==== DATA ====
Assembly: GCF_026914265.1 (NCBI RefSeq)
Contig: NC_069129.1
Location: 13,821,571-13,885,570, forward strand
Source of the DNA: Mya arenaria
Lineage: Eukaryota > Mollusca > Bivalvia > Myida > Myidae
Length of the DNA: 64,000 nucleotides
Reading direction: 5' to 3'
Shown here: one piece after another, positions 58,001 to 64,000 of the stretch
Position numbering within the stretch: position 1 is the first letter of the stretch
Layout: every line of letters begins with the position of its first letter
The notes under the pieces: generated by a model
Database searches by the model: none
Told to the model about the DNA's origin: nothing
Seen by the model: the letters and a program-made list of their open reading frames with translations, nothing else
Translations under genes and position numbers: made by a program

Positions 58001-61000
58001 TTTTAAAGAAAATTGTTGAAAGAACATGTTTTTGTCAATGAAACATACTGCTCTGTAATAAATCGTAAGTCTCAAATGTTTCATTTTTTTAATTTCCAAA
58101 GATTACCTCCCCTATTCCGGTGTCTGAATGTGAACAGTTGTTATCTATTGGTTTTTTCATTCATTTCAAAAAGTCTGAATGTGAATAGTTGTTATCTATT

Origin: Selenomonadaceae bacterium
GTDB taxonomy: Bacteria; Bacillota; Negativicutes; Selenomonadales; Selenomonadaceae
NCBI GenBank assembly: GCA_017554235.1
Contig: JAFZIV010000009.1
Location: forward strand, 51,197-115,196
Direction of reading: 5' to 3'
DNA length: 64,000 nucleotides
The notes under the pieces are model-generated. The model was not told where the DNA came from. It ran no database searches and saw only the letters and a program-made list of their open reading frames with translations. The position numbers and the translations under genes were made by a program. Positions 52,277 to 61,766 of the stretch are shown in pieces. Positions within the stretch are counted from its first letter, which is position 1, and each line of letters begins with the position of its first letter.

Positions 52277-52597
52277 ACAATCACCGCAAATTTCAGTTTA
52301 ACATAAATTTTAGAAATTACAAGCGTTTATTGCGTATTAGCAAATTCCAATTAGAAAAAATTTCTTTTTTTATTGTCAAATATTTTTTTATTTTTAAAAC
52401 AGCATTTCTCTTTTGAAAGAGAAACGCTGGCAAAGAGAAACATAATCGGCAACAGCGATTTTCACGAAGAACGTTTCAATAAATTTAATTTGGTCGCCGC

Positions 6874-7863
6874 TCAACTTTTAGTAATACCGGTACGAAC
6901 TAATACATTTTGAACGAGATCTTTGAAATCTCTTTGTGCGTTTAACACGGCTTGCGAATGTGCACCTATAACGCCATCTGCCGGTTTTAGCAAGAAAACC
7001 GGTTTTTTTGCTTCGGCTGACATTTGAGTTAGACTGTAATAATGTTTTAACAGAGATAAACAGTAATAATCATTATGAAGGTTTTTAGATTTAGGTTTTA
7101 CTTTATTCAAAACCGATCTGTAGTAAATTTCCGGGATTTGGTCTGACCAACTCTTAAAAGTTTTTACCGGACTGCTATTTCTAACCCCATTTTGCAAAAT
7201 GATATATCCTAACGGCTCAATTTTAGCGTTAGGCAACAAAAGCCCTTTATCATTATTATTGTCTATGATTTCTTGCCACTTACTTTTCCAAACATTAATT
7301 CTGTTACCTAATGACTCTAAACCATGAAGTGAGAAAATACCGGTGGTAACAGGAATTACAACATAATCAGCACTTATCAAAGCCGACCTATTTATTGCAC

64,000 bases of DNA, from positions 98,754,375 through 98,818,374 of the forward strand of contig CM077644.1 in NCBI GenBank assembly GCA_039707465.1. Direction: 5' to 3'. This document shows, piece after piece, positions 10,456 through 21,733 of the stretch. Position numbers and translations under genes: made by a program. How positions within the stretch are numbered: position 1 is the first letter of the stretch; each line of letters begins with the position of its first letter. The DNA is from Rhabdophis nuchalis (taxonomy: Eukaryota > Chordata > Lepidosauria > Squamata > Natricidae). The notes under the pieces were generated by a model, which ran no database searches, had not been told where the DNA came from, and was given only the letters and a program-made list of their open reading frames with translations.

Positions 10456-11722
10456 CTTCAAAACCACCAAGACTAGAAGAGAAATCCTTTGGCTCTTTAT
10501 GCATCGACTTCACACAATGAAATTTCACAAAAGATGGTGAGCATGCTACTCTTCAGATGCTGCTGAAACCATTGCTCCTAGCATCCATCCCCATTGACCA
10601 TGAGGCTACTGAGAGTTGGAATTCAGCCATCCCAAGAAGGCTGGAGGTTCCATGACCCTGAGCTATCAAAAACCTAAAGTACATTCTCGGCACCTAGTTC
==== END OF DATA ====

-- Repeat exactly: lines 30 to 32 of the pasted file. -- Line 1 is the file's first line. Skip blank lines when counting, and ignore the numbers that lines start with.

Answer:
52401 AGCATTTCTCTTTTGAAAGAGAAACGCTGGCAAAGAGAAACATAATCGGCAACAGCGATTTTCACGAAGAACGTTTCAATAAATTTAATTTGGTCGCCGC

Positions 6874-7863
6874 TCAACTTTTAGTAATACCGGTACGAAC